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Lauren, I am really glad that you started this discussion and that you are
sticking with it.

I agree that it is irresponsible for writers to make assumptions that they
know the correct formula when they do not. It is a sad truth that there are
too many writers who don't carefully examine their assumptions.

It is also unethical for managers to put undue pressure on writers to
release documents without adequate review. It is a sad truth that there are
many situations where writers who hold themselves to high standards are
punished while writers who have much lower standards are rewarded. There
are all too many reasons that this can happen.

Your points on ethics should actually be something that all technical
writers have internalized before adopting the job title, but unfortunately
there are people who don't even know the rules of grammar who adopt and
keep the title. The standards of entry are too low.

In my efforts to promote advanced writing skills, I find that most North
American technical writers fail to understand even the first few steps
beyond admonitions like "use active voice." It amazes me that this is true.
I also found it interesting that in 2008, a group of Brazilians easily
understood and began using my ideas on combining storycraft with learning
theory while the North Americans needed to be guided, step-by-step, through
examples and still had difficulty.

The so-called "soft skills" are not easy even though the word "soft" gives
the implicit impression that they should be easy. I contend that our
current culture, in the USA, has been slowly abandoning the teaching of
"soft skills" precisely because they are difficult.

Good writers--writers who really learn how to write--do have an inherent
power. But in the profession of technical writing, many people assume that
professional growth comes only from increased knowledge of technologies. By
acting on that assumption, writers actually abandon their inherent power.

-Elisa

On Thu, Apr 27, 2017 at 9:49 PM, Lauren <lauren -at- writeco -dot- net> wrote:

> On 4/27/2017 3:20 PM, Janoff, Steven wrote:
>
>> Lauren, with all due respect... Multiplication is commutative. ab = ba.
>> That's one of the fundamental laws of algebra. (Talking about
>> multiplication of real numbers specifically.)
>>
>
> When there is a question of what the formula is, it is a matter for the
> SME and not for technical writers email list. What part of my point is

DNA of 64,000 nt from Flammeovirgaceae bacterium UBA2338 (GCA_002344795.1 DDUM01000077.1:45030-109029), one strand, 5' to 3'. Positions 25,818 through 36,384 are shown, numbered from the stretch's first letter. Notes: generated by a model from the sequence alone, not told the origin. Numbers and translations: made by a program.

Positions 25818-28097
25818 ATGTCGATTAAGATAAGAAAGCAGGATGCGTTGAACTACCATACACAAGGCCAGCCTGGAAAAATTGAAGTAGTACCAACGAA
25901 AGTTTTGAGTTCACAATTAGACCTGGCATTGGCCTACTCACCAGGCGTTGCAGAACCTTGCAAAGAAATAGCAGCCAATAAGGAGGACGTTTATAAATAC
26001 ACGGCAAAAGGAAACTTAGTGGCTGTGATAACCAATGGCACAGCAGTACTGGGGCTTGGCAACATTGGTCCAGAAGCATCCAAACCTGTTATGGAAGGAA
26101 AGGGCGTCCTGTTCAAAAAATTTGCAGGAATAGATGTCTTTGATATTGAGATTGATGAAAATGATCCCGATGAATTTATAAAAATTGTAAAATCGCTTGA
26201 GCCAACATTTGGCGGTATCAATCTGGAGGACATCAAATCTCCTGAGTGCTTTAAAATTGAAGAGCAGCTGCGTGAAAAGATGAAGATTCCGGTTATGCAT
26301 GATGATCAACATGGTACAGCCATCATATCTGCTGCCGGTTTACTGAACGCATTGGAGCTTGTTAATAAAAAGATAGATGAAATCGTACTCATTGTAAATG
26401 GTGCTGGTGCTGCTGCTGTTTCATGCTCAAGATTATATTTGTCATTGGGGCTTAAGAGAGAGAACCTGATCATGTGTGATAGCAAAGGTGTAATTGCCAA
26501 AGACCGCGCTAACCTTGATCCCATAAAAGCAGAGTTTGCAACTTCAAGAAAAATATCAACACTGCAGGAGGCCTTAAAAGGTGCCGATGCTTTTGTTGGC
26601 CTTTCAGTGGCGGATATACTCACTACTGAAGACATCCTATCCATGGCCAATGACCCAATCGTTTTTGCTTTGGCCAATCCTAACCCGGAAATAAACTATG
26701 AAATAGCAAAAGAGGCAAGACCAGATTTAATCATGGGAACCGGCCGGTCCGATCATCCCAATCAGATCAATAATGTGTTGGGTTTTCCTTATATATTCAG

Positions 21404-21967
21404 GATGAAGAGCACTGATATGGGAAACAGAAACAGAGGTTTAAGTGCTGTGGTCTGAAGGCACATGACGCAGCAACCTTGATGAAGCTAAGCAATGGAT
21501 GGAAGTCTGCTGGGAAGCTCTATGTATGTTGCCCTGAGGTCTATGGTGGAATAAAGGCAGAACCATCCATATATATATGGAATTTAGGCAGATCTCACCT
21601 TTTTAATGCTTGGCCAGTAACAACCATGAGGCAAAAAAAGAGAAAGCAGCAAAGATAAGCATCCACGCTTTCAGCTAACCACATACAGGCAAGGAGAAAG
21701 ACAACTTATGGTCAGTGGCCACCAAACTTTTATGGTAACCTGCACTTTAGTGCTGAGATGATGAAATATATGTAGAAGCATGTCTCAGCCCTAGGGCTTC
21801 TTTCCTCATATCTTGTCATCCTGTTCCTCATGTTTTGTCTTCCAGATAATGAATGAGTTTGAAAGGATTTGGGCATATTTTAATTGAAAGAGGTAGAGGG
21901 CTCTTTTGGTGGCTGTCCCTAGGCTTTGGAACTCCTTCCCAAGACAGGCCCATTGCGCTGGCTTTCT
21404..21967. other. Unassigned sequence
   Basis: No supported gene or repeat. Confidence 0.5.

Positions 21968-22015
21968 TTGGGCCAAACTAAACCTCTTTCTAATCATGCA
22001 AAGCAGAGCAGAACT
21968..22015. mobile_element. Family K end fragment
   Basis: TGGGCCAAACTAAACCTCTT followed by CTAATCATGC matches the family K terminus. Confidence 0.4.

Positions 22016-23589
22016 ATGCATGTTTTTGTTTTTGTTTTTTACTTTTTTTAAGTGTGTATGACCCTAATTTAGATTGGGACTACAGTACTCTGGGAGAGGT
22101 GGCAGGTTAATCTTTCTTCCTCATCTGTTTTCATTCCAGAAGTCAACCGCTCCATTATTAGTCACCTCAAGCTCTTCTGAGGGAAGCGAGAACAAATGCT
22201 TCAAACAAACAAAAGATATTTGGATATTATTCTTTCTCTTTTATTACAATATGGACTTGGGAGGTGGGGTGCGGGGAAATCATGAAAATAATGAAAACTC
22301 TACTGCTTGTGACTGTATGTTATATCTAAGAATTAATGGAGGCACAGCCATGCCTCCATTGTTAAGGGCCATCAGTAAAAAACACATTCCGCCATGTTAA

> vague? It is clear that equating by and times is wrong because the
> multiplicand and the multiplier have different functions. Elementary
> algebra theory, like what you presented, does not resolve questions of
> scientific formulas.
>
> It is irresponsible for technical writers to assume that they know the
> correct formula from a vague instruction that is missing context. If you
> disagree with my correct statement of multiplication theory, then that
> further illustrates the point that SMEs need to determine the correct
> formula.
>
> It will always be the case that 3 times 2 is 2 multiplied by 3 and that
> these two operations are only interchangeable in simple math but not in
> anything beyond simple math, like formulas. The funny thing about math
> theory is that it always proves itself correct although numbers and the
> formulas of math are abstract constructs not found in nature. So, math is
> never a fact. That is amusing. Here's another one, if you have 3 pairs of
> shoes, you have 6 shoes. Do you have 3 of 2 or 2 of 3? In the theory that
> the multiplicand and the multiplier are the same, then you have six
> identical shoes. This makes no sense. In 3 pairs of shoes, you have 2 shoes
> multiplied by 3 or 3 times 2 shoes.
>
> Also, the OP's post was not in fact linear. Why would you say that? It
> could be linear but it could also be nonlinear because we do not know what
> the missing context is. The phrase said to multiply the absorbance of the
> dilution times 20. We can see that what he is saying is to multiply
> absorbance of dilution times 20 but we do not know by what number.
> Dilution times 20 is one number and with the missing context, we do not
> know what to do with absorbance. We cannot by any stretch assume that we
> are multiplying absorbance of dilution by 20, stating that the absorbance
> and not the dilution is being multiplied by the use of the word, "times."
> That makes no sense in the context of the phrase the OP provided.
>
> Let me be clearer. "Absorbance of dilution times 20" means A of (D*20).
> "Absorbance of dilution by 20" means (A of D)*20. These are clearly
> different results. This is simple grammar and simple multiplication theory.
> We know the phrase is wrong because it gives rise to more than one
> mathematical possibility and we do not know what absorbance is being
> multiplied by.
>
> My question of ethics is whether technical writers have a duty to be
> certain that what they write is correct? In this case, some people on the
> list decided that if we did not know what the multiplicand of absorbance
> was being multiplied by, then we multiply it by multiplier being used
> against the multiplicand of dilution. Why??? How is this ethical?
>
>
>
>
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--
Elisa Rood Sawyer
~~~~~^~~~~~
Technical and Creative Writer
"Apparently there is nothing that cannot happen today." Mark Twain
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